Funded with a $3 million grant from the National Cancer Institute, Brown and U. colleagues are conducting the multi-year Moving Across Places Study, exploring North Temple residents' attitudes about their neighborhood before and after the project.
What's the cancer connection behind the federal funding? There is a strong association between lack of activity and two of the most common malignancies, cancers of the colon and breast, said study collaborator Ken Smith of the U.'s Huntsman Cancer Institute. People who don't exercise also demonstrate increased risk for cancers of the prostate and lungs.
Many common cancers are difficult and expensive to successfully treat, so simple steps, like engineering streets that invite walking, could have broad benefits when spread across entire populations, said Smith, also a professor in the department of family and consumer studies. And lowered cancer risk is just one of many potential benefits of walkable neighborhoods, which include improved health, enhanced quality of life, and reduced fuel consumption and air pollution.
The Utah Transit Authority is building a six-mile TRAX extension from downtown to the Salt Lake City International Airport. The city is leveraging that project to turn North Temple into a "complete street," with $22.6 million in features to make it safer and more pleasant for those on foot, riding bicycles or using transit.
The changes include buried utility lines, railings, new lighting, colored pavers and irrigated landscaping, according to city engineer John Naser.
Before the city began demolition three years ago, North Temple exemplified post-World War II suburban development when residential corridors were re-engineered to move cars through as efficiently as possible. Brown believes these changes in the American urban landscape contributed to the alarming epidemic of obesity.
"People blame obesity and inactivity on personal character, but really you need environmental supports to have a healthy lifestyle," Brown said. "For obesity rates to change so fast it can't be personal traits or genes. It has to be something in the environment."
North Temple has also suffered from under-investment that rendered it a place for pedestrians to avoid, severing Salt Lake City's west side.
"A lot of people have written off the west side when there are a lot of great neighborhoods here," said nine-year North Temple resident Mike Christensen, a study participant who happens to be a U. graduate student of urban planning.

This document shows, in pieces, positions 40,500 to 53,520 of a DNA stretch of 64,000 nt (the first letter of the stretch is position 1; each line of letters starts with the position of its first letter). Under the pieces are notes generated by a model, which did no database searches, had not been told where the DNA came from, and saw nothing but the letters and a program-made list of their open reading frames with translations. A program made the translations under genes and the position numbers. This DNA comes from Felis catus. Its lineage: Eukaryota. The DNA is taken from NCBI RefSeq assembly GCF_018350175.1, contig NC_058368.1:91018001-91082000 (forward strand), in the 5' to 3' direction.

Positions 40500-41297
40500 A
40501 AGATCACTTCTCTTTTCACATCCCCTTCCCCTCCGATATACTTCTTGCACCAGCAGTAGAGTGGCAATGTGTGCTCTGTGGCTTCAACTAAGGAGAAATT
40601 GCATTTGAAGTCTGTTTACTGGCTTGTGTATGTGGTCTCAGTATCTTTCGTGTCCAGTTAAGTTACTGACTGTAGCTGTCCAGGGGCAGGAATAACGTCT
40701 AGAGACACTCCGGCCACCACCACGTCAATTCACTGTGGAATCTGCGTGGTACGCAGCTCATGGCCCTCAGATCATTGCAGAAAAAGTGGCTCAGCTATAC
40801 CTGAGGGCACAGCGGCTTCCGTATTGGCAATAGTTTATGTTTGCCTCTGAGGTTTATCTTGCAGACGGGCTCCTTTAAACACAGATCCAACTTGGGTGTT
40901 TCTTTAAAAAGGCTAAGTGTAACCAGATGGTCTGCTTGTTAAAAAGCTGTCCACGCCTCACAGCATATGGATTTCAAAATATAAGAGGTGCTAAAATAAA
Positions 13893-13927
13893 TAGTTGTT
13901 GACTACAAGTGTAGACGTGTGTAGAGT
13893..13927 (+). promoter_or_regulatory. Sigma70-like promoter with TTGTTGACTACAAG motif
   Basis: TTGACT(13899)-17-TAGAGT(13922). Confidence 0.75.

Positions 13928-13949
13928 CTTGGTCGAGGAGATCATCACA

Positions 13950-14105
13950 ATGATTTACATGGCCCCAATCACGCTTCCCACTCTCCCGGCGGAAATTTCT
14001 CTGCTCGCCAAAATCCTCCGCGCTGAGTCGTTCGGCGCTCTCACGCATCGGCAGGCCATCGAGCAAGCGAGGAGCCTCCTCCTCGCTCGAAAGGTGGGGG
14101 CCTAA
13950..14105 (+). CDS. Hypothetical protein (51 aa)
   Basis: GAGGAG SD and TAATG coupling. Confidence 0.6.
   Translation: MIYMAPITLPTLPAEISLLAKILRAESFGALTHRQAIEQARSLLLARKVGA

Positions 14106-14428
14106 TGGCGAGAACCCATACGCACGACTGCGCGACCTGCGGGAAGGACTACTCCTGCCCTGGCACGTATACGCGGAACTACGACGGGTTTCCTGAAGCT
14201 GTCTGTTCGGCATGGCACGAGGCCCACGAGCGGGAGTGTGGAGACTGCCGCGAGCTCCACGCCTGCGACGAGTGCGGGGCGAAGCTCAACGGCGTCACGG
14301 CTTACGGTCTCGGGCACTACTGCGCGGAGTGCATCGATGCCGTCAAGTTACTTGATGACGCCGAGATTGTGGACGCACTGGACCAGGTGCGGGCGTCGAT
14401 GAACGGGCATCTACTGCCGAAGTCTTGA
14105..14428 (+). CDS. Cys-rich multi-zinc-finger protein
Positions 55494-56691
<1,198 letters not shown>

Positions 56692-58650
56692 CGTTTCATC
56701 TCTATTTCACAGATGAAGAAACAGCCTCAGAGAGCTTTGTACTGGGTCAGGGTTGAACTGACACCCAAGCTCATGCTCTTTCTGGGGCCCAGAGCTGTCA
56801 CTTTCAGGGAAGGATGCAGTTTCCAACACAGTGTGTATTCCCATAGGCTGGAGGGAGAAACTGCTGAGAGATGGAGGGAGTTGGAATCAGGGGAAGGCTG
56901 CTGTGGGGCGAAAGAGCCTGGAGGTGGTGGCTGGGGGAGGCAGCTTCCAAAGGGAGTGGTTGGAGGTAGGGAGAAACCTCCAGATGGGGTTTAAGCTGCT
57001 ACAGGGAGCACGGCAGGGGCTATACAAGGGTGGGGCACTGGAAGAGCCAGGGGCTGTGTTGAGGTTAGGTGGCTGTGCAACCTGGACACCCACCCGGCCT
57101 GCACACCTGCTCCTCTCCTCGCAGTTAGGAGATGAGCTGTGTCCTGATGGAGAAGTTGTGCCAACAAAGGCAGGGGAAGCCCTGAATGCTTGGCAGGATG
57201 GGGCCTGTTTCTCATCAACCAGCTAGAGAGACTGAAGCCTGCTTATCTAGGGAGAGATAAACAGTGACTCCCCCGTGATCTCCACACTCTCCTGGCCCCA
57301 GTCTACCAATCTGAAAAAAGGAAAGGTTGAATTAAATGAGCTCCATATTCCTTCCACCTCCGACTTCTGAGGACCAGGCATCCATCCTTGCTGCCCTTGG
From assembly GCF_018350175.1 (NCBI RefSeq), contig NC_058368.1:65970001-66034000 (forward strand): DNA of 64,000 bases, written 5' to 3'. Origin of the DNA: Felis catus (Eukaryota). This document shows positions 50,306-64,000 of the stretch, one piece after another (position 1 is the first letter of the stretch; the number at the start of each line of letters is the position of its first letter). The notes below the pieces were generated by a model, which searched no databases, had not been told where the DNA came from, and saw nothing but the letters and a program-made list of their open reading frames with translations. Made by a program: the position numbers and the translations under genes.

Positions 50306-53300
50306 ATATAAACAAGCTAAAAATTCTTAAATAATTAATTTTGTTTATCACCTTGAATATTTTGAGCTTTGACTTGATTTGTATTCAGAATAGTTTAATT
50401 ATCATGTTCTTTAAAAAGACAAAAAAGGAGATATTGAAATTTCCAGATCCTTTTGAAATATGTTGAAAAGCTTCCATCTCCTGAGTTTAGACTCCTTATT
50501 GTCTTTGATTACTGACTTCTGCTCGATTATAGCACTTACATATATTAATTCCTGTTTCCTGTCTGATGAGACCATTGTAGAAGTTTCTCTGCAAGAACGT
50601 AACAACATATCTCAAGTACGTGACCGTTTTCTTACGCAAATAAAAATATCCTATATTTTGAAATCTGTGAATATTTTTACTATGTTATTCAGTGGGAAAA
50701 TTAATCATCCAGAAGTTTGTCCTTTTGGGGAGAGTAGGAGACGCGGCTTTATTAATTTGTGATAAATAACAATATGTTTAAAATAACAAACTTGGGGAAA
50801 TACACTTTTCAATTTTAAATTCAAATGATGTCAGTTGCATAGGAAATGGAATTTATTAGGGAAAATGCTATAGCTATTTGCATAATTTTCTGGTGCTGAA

He owns a townhouse near 500 North and Redwood Road and usually commutes to campus by bus and TRAX.
For one week last month, Christensen wore a GPS unit and an accelerometer on his waist. The devices recorded a great deal of data, which a research assistant uploaded to a website for analysis. The information was plotted on a map that showed where he walked, ran, cycled, drove and rode transit.
The research assistant asked Christensen to describe his experiences during those activities.
"We're not looking at clinical outcomes but things that matter to people on a day-to-day basis, like how much they like their neighborhood," Brown said. "It's not just about cancer. It's about a more livable community."
Brown's study will initially track 800 participants who live within 1.2 miles by foot of North Temple. Her team has recruited and interviewed more than 400 and has set a deadline of late October to complete the first round of interviews. They are looking for a diverse cross-section by block of residence, age, race, gender and socioeconomic groups; Spanish speakers are welcome. Children, pregnant women and those who can't walk far won't be included in the study.
Moving Across Places Study
University of Utah researchers are recruiting Salt Lake City residents who live within 1.2 miles of North Temple between 200 West and 2200 West for a study of how the street's renovation will affect their interactions with the neighborhood. Interested residents can call 801-585-3754 or e-mail email@example.com.
Those who complete all parts of the study will earn $50.